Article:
Create and configure a Linux CMake project

Linux support is available in Visual Studio 2017 and later.

To create a new Linux CMake project in Visual Studio 2019:

  1. Select File > New Project in Visual Studio, or press Ctrl + Shift + N.
  2. Set the Language to C++ and search for "CMake". Then choose Next. Enter a Name and Location, and choose Create.

Visual Studio creates a minimal CMakeLists.txt file with only the name of the executable and the minimum CMake version required. You can manually edit this file however you like; Visual Studio will never overwrite your changes. You can specify CMake command-line arguments and environment variables by right-clicking on the root CMakeLists.txt file in Solution Explorer and choosing CMake settings for project. To specify options for debugging, right-click on the project node and choose Debug and launch settings.

When you open a folder that contains an existing CMake project, Visual Studio uses variables in the CMake cache to configure IntelliSense and builds automatically. Local configuration and debugging settings are stored in JSON files that can optionally be shared with others who are using Visual Studio.

Visual Studio does not modify the CMakeLists.txt files, so that others working on the same project can continue to use whatever tools they are already using. Visual Studio does regenerate the cache when you save edits to CMakeLists.txt or in some cases to CMakeSettings.json. But if you are using an Existing Cache configuration, then Visual Studio does not modify the cache.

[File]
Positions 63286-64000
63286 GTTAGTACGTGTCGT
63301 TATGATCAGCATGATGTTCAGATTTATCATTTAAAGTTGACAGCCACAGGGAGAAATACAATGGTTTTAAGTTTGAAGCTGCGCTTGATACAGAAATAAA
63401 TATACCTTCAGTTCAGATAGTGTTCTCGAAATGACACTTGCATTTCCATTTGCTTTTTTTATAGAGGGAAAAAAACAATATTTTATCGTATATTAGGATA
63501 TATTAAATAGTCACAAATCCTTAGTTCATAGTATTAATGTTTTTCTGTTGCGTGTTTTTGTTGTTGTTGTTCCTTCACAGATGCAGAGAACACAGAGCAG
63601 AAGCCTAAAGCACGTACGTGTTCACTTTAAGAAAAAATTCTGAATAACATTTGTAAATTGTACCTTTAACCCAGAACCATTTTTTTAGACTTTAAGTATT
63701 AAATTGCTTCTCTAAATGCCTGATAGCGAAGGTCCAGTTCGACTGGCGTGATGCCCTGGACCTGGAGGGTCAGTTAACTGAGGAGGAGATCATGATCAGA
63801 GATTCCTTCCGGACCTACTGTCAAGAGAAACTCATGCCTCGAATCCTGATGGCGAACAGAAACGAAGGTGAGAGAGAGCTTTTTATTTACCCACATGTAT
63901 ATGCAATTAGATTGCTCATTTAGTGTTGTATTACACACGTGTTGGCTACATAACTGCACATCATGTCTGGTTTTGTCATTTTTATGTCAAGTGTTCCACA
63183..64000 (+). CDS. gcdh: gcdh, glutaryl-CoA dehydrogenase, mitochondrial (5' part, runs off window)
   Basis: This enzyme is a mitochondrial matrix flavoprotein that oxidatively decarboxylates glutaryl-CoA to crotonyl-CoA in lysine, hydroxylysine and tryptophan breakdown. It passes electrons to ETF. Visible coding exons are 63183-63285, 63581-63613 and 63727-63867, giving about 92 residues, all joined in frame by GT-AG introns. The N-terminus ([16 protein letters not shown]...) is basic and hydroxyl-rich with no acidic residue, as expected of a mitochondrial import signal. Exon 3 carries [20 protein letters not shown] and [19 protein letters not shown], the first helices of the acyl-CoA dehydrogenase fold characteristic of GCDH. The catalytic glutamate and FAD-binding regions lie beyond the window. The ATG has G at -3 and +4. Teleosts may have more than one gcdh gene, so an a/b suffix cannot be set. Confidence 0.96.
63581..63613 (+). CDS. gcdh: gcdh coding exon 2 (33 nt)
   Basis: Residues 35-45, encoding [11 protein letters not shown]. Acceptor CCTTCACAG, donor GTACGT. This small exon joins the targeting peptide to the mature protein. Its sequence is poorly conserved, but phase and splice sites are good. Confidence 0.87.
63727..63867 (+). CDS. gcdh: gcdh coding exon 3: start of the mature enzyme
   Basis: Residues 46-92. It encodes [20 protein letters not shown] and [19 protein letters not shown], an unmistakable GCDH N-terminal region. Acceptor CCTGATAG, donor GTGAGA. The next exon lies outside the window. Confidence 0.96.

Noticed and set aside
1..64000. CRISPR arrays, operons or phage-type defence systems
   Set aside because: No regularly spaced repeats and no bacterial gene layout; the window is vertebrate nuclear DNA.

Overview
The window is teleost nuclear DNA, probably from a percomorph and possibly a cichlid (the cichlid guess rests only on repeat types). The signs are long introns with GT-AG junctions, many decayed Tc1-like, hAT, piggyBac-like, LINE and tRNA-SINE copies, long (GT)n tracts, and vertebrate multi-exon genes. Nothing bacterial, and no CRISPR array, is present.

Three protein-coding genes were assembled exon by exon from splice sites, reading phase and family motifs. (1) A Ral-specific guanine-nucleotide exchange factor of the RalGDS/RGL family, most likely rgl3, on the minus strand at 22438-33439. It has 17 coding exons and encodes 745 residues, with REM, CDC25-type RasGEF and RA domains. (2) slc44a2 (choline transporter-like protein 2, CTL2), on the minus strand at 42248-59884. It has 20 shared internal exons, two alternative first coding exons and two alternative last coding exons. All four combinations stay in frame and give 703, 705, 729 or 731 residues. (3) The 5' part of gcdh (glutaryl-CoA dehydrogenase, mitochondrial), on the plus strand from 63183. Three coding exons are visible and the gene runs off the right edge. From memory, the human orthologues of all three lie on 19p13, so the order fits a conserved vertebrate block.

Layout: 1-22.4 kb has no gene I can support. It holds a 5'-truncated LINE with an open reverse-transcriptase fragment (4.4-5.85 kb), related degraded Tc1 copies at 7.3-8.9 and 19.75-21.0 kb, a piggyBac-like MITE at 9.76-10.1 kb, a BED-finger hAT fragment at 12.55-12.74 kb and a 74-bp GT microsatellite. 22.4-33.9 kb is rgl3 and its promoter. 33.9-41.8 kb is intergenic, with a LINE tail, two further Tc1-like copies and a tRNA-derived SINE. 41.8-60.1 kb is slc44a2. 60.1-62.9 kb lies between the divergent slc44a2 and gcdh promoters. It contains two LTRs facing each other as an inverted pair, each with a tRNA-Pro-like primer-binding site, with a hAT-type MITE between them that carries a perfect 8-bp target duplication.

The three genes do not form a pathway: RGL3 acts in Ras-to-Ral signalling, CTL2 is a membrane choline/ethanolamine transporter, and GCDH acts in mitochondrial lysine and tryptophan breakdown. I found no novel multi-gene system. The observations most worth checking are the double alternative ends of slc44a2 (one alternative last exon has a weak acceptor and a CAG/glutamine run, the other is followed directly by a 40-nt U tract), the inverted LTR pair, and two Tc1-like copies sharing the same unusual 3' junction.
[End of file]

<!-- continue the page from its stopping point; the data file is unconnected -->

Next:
For general information about CMake support in Visual Studio, see CMake projects in Visual Studio. Read that first before continuing here.

Before you begin

First, make sure you have the Linux development with C++ workload installed, including the CMake component. See Install the C++ Linux workload in Visual Studio.

On the Linux system, make sure that the following are installed:

  • gcc
  • gdb
  • rsync
  • zip

Linux support for CMake projects requires a recent version of CMake to be installed on the target machine. Often, the version offered by a distribution’s default package manager is not recent enough to support all the features that are required by Visual Studio. Visual Studio 2019 detects whether a recent version of CMake is installed on the Linux system. If none is found, Visual Studio shows an info-bar at the top of the editor pane that offers to install it for you from https://github.com/Microsoft/CMake/releases.

The CMake support in Visual Studio requires the server mode support that was introduced in CMake 3.8. In Visual Studio 2019, version 3.14 or later is recommended.

The CMake support in Visual Studio requires the server mode support that was introduced in CMake 3.8. For a Microsoft-provided CMake variant, download the latest prebuilt binaries at https://github.com/Microsoft/CMake/releases.

The binaries will be installed to ~/.vs/cmake. After deploying the binaries, your project will automatically regenerate. Note that if the CMake specified by the cmakeExecutable field in CMakeSettings.json is invalid (doesn't exist or is an unsupported version) and the prebuilt binaries are present Visual Studio will ignore cmakeExecutable and use the prebuilt binaries.

Open a folder

To get started, choose File > Open > Folder from the main menu or else type devenv.exe <foldername> on the command line. The folder you open should have a CMakeLists.txt file in it, along with your source code. The following example shows a simple CMakeLists.txt file and .cpp file:

// hello.cpp